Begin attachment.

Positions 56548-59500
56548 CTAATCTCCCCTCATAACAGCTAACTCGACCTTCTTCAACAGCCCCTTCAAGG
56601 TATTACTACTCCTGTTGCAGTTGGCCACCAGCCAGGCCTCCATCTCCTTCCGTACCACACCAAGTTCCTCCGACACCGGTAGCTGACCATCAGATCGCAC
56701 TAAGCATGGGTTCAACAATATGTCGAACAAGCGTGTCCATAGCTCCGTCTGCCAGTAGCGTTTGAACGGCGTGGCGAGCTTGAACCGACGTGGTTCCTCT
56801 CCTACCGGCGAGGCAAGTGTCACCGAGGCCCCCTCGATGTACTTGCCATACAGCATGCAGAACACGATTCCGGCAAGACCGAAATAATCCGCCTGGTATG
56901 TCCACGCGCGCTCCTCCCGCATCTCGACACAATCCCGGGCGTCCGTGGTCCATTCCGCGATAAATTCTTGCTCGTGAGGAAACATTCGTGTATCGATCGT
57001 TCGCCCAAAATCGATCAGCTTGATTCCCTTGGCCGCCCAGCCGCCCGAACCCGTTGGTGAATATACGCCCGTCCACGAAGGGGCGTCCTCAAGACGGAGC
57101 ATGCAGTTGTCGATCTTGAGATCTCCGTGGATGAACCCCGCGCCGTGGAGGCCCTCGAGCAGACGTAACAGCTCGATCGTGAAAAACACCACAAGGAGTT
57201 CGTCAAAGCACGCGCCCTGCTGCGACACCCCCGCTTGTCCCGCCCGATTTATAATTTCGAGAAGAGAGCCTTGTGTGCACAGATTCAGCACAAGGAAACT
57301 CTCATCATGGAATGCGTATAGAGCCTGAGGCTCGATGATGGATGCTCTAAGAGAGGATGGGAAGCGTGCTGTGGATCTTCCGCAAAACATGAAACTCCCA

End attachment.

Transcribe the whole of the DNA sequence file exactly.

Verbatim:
Positions 56548-59500
56548 CTAATCTCCCCTCATAACAGCTAACTCGACCTTCTTCAACAGCCCCTTCAAGG
56601 TATTACTACTCCTGTTGCAGTTGGCCACCAGCCAGGCCTCCATCTCCTTCCGTACCACACCAAGTTCCTCCGACACCGGTAGCTGACCATCAGATCGCAC
56701 TAAGCATGGGTTCAACAATATGTCGAACAAGCGTGTCCATAGCTCCGTCTGCCAGTAGCGTTTGAACGGCGTGGCGAGCTTGAACCGACGTGGTTCCTCT
56801 CCTACCGGCGAGGCAAGTGTCACCGAGGCCCCCTCGATGTACTTGCCATACAGCATGCAGAACACGATTCCGGCAAGACCGAAATAATCCGCCTGGTATG
56901 TCCACGCGCGCTCCTCCCGCATCTCGACACAATCCCGGGCGTCCGTGGTCCATTCCGCGATAAATTCTTGCTCGTGAGGAAACATTCGTGTATCGATCGT
57001 TCGCCCAAAATCGATCAGCTTGATTCCCTTGGCCGCCCAGCCGCCCGAACCCGTTGGTGAATATACGCCCGTCCACGAAGGGGCGTCCTCAAGACGGAGC
57101 ATGCAGTTGTCGATCTTGAGATCTCCGTGGATGAACCCCGCGCCGTGGAGGCCCTCGAGCAGACGTAACAGCTCGATCGTGAAAAACACCACAAGGAGTT
57201 CGTCAAAGCACGCGCCCTGCTGCGACACCCCCGCTTGTCCCGCCCGATTTATAATTTCGAGAAGAGAGCCTTGTGTGCACAGATTCAGCACAAGGAAACT
57301 CTCATCATGGAATGCGTATAGAGCCTGAGGCTCGATGATGGATGCTCTAAGAGAGGATGGGAAGCGTGCTGTGGATCTTCCGCAAAACATGAAACTCCCA